There are but a few energy companies that are "unique" in the true sense of the word, meaning that, while they may have some competition, they virtually dominate their part of the oil patch. For instance, Oceaneering International (NYSE:OII), which spends most of its time gurgling beneath the surfaces of the seas, in the final analysis enjoys a world of its own.

As strange as it sounds, the company made a modest amount of hay under water in the most recent quarter. Its operating income was $89.7 million, up from $85.6 million in the September 2007 quarter. On a per-share basis, its earnings were $0.99, up from $0.96 a year earlier. Revenues for the quarter were up 6% to $515.8 million.

From an individual unit perspective, however, the company's quarter was something of a mixed bag. It largest unit, Subsea Products, increased its revenue by 21% year over year, while the second segment, Remotely Operated Vehicles, was up 14%. The third and fourth of the units, Inspection and Subsea Projects, were up and down, respectively.

Like its peers at such other oilfield service companies as Schlumberger (NYSE:SLB) and Halliburton (NYSE:HAL), Oceaneering's management was less than ebullient regarding short-term prospects. Indeed, amid its general uncertainty, Marvin Migura, the company's CFO declined "to give our customary detailed annual earnings guidance for the upcoming year."

Nevertheless he speculated that, with average oil prices higher than $70 per barrel, his company will generate double-digit percentage earnings growth next year and that EPS should reach $4. That figure would represent a more than 11% gain from 2008's expected results.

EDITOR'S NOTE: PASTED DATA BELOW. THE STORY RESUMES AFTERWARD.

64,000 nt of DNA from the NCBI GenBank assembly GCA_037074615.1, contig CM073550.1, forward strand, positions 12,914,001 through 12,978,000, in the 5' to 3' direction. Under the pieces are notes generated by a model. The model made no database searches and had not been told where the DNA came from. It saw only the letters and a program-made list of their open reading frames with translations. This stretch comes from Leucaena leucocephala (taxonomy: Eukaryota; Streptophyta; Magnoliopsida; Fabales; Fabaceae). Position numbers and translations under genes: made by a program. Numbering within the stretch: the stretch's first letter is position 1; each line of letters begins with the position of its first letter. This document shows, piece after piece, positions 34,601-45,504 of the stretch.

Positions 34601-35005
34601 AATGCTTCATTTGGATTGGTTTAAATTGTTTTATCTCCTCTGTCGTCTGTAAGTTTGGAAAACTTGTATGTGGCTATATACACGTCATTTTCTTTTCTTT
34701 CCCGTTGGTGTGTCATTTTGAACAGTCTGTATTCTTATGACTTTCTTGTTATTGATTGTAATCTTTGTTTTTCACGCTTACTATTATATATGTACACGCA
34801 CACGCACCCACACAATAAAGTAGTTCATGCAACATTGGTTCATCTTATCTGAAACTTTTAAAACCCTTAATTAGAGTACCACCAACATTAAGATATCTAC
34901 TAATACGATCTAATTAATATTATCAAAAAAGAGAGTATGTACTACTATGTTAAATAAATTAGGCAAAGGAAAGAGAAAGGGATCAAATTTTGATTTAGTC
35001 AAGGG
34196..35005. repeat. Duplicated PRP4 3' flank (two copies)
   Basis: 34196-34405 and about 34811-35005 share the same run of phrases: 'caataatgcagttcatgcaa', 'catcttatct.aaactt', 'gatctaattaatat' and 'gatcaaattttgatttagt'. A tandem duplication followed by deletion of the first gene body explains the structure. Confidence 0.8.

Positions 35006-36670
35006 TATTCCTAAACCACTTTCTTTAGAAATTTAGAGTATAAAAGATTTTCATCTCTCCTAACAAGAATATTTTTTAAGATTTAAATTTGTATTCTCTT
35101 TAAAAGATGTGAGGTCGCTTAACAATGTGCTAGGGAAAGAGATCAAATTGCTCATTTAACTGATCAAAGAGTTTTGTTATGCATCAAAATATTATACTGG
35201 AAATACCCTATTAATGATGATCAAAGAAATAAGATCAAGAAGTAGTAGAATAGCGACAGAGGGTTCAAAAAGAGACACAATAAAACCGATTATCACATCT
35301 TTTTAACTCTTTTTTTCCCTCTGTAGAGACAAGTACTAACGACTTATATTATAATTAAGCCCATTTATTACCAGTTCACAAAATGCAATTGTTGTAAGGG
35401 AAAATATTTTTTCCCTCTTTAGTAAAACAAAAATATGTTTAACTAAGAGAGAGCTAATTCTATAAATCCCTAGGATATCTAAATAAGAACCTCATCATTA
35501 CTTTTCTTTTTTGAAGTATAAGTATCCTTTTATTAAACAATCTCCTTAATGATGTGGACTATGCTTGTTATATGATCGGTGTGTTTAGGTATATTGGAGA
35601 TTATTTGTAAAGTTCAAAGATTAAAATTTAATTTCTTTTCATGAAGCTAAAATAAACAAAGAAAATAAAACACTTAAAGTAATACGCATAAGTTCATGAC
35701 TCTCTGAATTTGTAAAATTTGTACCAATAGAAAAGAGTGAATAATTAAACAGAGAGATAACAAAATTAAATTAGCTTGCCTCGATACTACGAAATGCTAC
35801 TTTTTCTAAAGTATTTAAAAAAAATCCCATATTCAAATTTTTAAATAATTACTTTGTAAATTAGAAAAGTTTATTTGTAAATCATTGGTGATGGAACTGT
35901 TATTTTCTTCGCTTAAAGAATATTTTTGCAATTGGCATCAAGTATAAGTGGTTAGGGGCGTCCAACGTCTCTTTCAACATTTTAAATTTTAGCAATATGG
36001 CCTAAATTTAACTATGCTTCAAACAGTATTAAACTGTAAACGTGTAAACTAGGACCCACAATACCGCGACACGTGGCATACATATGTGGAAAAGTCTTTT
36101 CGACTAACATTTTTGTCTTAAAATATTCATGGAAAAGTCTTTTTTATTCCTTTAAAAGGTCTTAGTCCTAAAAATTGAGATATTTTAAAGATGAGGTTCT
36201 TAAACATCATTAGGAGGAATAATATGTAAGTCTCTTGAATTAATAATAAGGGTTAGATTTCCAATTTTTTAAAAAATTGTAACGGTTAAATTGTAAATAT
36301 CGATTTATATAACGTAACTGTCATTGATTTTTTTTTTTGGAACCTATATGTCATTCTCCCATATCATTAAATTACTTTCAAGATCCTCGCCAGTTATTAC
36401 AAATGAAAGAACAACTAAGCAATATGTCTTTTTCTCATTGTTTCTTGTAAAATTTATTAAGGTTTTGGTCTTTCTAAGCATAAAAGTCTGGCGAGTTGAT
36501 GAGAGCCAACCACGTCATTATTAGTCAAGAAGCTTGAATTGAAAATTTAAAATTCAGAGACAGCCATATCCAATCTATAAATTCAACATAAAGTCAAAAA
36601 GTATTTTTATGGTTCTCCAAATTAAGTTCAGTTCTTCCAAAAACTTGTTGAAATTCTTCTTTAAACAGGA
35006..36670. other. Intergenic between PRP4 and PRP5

With respect to long-term prospects, T. Jay Collins, Oceaneering's CEO, predicted that the oil and gas industry will "continue to increase its investment in the deepwater to counteract high existing reservoir depletion rates." Put in non-energy language, that means that places like offshore Brazil and the increasing depths of the Gulf of Mexico will become progressively more important to world oil production. As that trend intensifies, Oceaneering -- with its underwater bag of tricks -- stands to be an ongoing beneficiary.

I continue to believe that there is a group of oilfield services companies that operate globally and that are largely protected from a temporary pullback in energy commodities prices. In that group, I'd include Schlumberger and Halliburton, along with Baker Hughes (NYSE:BHI), and Dresser Rand (NYSE:DRC). It's also a group that, because of the company's unique set of competencies, must include Oceaneering.

I'm giving a thumbs up to currently four-star Oceaneering in the Motley Fool CAPS rating game. Will you join me?

For related Foolishness:

Fool contributor David Lee Smith doesn't own shares in any of the companies mentioned and hasn't been known to take a dive. He does welcome your questions or comments. The Fool has a disclosure policy without depth limits.